2001 All-Star Game not even Cal’s best

Cal Ripken’s magical home run in his final All-Star Game might be one of the 16 greatest moments in the history of the Midsummer Classic. But I’m not even sure it was Ripken’s greatest All-Star moment.

Ten years before, Ripken had crushed 10 homers in his first 14 swings while winning the Home Run Derby, then hit a three-run shot the next night to lift the American League to a 4-2 victory over the NL.

The Iron Man had a flair for the dramatic, that’s for sure. And while his 2001 farewell in Seattle created more emotional resonance than his 1991 eruption in Toronto, both performances were classic, rise-to-the-occasion Ripken, Cal heeding the call.

I covered Ripken from 1987 to 2000, first as an Orioles beat writer, then as a columnist for The (Baltimore) Sun. On the few occasions I was critical of him — mostly later in his career, as he entered his decline but refused to end his record consecutive-games streak — he would do something fantastic to make me look foolish.

The Orioles, as a team, were more obliging, justifying every negative column with a fresh set of baseball atrocities. But if I wrote that Ripken needed a rest, he would respond that night with a monstrous offensive performance. If I wrote he was slowing down at shortstop, he would make one brilliant play after another for an entire week.

In September of 1997, I argued that a struggling Ripken should end his streak and rest up for the postseason. Ripken did no such thing, of course, then demonstrated his exhaustion by batting .385 in the playoffs.

I was in the middle of writing a heartfelt apology to Ripken during Game 6 of the ALCS when Orioles reliever Armando Benitez allowed a series-deciding home run by the Indians’ Tony Fernandez in the 11th inning.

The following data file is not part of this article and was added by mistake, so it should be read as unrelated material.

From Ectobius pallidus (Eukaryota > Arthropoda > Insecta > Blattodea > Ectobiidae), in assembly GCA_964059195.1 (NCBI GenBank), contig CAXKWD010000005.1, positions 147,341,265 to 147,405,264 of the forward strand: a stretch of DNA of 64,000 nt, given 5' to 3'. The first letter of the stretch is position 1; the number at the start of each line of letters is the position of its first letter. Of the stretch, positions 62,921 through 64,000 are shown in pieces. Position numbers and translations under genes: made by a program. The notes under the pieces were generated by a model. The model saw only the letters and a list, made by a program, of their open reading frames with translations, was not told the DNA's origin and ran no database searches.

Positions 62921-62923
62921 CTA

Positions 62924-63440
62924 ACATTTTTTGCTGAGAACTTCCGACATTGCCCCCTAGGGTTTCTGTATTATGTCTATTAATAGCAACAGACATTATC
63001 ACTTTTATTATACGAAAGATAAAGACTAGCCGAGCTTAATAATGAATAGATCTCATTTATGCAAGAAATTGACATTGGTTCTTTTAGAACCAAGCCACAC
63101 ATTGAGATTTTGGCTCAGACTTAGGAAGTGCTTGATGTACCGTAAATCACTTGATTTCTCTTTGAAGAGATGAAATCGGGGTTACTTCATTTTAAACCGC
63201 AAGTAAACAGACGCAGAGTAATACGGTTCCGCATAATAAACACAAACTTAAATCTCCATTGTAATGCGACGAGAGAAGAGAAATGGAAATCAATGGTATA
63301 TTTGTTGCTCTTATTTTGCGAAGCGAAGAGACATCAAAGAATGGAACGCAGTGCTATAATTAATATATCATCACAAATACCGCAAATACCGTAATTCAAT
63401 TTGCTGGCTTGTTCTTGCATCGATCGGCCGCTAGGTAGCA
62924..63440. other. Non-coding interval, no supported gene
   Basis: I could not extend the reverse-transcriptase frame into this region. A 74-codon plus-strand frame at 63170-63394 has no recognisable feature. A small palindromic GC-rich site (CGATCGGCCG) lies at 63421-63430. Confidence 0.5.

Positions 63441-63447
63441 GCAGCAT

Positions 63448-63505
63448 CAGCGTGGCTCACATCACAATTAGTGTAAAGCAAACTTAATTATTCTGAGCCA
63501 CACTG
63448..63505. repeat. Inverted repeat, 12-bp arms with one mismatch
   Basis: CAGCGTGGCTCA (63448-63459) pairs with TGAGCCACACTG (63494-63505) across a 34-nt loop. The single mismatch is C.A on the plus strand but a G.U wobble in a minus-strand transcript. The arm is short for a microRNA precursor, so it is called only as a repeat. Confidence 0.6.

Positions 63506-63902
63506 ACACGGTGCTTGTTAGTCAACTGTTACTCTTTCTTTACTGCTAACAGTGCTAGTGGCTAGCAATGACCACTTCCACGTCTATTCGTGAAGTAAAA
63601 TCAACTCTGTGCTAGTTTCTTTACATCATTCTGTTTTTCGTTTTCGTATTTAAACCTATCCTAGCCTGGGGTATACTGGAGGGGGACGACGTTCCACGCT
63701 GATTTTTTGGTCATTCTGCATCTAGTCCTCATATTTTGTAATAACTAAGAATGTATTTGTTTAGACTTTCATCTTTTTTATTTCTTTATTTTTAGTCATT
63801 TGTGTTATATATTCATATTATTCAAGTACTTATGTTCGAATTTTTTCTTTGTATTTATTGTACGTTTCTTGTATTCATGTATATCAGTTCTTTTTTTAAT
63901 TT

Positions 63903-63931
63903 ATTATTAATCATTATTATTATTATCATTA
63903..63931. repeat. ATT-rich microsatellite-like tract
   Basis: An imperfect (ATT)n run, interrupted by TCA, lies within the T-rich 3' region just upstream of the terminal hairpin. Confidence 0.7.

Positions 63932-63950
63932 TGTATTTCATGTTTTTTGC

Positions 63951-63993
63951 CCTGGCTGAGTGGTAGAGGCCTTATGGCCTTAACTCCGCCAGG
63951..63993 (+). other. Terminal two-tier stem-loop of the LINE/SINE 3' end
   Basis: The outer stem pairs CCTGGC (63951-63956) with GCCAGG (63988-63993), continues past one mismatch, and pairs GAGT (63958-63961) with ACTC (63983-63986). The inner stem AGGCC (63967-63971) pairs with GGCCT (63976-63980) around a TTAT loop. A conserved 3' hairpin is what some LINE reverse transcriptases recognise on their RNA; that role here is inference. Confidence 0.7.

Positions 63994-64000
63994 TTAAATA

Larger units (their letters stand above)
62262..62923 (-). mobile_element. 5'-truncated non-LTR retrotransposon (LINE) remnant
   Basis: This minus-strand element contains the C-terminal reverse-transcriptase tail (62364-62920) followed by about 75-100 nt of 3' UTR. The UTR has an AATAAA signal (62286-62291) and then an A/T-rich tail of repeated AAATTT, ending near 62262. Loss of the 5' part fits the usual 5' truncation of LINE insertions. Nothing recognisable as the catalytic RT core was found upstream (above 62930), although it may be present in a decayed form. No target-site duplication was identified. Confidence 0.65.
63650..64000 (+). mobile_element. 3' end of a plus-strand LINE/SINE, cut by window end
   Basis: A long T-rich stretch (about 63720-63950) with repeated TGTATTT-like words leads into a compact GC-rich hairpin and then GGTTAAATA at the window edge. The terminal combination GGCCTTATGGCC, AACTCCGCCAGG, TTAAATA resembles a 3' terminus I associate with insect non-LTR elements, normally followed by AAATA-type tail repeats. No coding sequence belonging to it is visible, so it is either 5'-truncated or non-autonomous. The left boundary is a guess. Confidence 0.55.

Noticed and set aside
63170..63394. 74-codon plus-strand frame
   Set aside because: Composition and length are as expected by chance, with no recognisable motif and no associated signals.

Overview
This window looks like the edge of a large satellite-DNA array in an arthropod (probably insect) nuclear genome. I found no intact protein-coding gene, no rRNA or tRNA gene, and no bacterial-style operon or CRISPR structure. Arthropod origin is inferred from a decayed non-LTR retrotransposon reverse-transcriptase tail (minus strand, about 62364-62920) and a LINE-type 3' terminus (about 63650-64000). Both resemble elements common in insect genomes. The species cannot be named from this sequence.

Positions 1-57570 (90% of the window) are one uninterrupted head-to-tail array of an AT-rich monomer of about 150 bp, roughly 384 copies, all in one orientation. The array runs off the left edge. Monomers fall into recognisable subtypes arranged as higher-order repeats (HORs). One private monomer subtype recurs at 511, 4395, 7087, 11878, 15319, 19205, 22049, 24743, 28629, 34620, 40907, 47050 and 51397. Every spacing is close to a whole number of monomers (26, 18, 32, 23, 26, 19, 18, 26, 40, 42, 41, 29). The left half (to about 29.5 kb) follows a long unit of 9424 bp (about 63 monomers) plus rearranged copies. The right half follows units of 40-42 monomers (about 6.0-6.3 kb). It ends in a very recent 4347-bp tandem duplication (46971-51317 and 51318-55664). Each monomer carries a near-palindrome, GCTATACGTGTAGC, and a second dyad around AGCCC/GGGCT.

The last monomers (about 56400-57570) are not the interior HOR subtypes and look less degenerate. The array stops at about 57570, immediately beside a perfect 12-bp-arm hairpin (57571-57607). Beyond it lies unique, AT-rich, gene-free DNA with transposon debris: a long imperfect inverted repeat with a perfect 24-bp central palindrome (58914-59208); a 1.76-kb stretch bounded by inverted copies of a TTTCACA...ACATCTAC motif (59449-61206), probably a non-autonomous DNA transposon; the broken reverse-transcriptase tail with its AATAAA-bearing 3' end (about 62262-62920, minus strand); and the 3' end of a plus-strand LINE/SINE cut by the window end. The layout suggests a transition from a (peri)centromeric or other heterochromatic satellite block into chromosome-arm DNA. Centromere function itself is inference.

Alas, the story changed, and my apology never saw print.

I mention all this merely to explain that what happened in the 2001 All-Star Game should not have surprised anyone who closely followed Ripken’s career.

The game began with a beautiful, classy gesture by Alex Rodriguez, who had been elected the AL’s starting shortstop. Ripken, who had announced that he would retire at the end of the season, was the elected starter at third base. But when the two took the field, Rodriguez pushed Ripken toward short, his old position.

The acknowledgment was fitting; Ripken, by proving he could play short at 6-foot-4, had created opportunity for Rodriguez, Derek Jeter and other tall shortstops. Joe Torre, the AL manager, was in on the plan, and smiled and waved Ripken toward short from the dugout.

Rodriguez returned to short in the second inning. Ripken’s home run came in the third, off of the Dodgers’ Chan Ho Park. Ripken was 40 then, soon to turn 41. He became the oldest player to hit a home run in an All-Star Game, and the first AL player to be named MVP of the All-Star Game twice.

Yet, this was not 1991, Ripken’s finest offensive season. This was 2001, and Ripken entered the All-Star break hitting just .240 with four home runs and 28 RBI. Looking at the numbers, watching him in the twilight of his career, few would have guessed that he would produce a stirring All-Star sendoff.

But that’s exactly what he did.

In the days and weeks that followed, some speculated that Park grooved the pitch to Ripken, making it easier for the Iron Man to deliver his special moment. Much as I relish conspiracy theories, this one made little sense.

Park was pitching in his first All Star-Game. He would never appear in another one. Ripken hit the first pitch that Park threw.

Does anyone seriously believe that Park wanted to give up a homer on his first pitch as an All-Star? Heck, even if he did groove the pitch, Ripken still had to strike the ball and hit it out of pitcher-friendly Safeco Field. Not so easy.

Anyway, Ripken’s home run broke a scoreless tie, and the AL ended up winning, 4-1.

“That’s the kind of magic that Cal brings to the field, that he has brought to the field for 20 years,” said Randy Johnson, the NL’s starting pitcher. “It would have been very fitting if it ended being a 1-0 ballgame and he got the game-winning homer.”

Well, Ripken couldn’t write the entire script, though sometimes he made you wonder. One night at Camden Yards, he hit a foul ball straight back into the press box. The ball smashed into my laptop as if it was a heat-seeking missile, breaking the sucker but good.

Tour guides at Camden Yards still tell the story, greatly exaggerating the details. Ripken, they say, was upset about something I wrote, and somehow exacted revenge by busting my computer. As if he could aim a freakin’ foul ball.

Come to think of it, maybe he could.

The 2001 All-Star Game proved he was capable of almost anything.